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Inhibition of the cancer target human hyaluronidase Hyal‑1 by natural substances
* 1 , 1 , 2 , 3 , 4 , 1
1  Institute of Pharmaceutical and Medicinal Chemistry, Pharma Campus, Westfälische Wilhelms-Universität, Corrensstraße 48, 48149 Münster, Germany
2  Institute of Pharmacy, Freie Universität Berlin, Königin Luise Str. 2+4, 14195 Berlin, Germany
3  Department of Pharmaceutical/Medicinal Chemistry II, Institute of Pharmacy, University of Regensburg, Universitätsstr. 31, 93040 Regensburg, Germany
4  Institute of Pharmaceutical Biology and Phytochemistry, PharmaCampus, Westfälische Wilhelms-Universität, Corrensstraße 48, 48149 Münster, Germany

Published: 02 November 2015 by MDPI in 1st International Electronic Conference on Medicinal Chemistry session ECMC-1

The negatively charged polysaccharide Hyaluronic acid (HA) has diverse physiological and pathophysiological functions depending on its chain size. Space‑filling, anti‑inflammatory and antiangiogenic effects are triggered by high molecular weight HA (HMW HA) (>20 kDa). Hydrolyzation of HMW HA by Hyal‑1 results in low molecular weight HA (LMW HA) (<20 kDa) which leads to inflammatory and angiogenic effects.[1] For this reason Hyal‑1 is an interesting target for drug discovery. The surface display of active Hyal‑1 on Escherichia coli, via Autodisplay, enables the screening for potential inhibitors in a whole cell system. Based on this technique we determined the inhibitory effect of different natural substances on human Hyal-1. The IC50 values of the plant extracts Malvae sylvestris flos, Equiseti herba and Ononidis radix were determined to be between 1.4 and 1.7 mg/mL. Furthermore, the IC50 values of four triterpenoid saponines were determined. The obtained IC50 value for glycyrrhizinic acid, a known Hyal-1 inhibitor, was 177 µM. The IC50 values for the newly identified inhibitors gypsophila saponin 2, SA1641, and SA1657 were 108 µM, 296 µM and 371 µM, respectively.[2] For the synthesis of new small molecule inhibitors targeting human Hyal-1 these extracts and natural compounds could be used as a starting point.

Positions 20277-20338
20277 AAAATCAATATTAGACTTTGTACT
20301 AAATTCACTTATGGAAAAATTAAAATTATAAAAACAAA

[1]   Stern R, Semin Cancer Biol, 2008, 18, 275-280.

[2]   Orlando Z, et al. Molecules, 2015, 20, 15449-15498.

Keywords: Hyaluronidase, Hyaluronic acid, cancer, natural compounds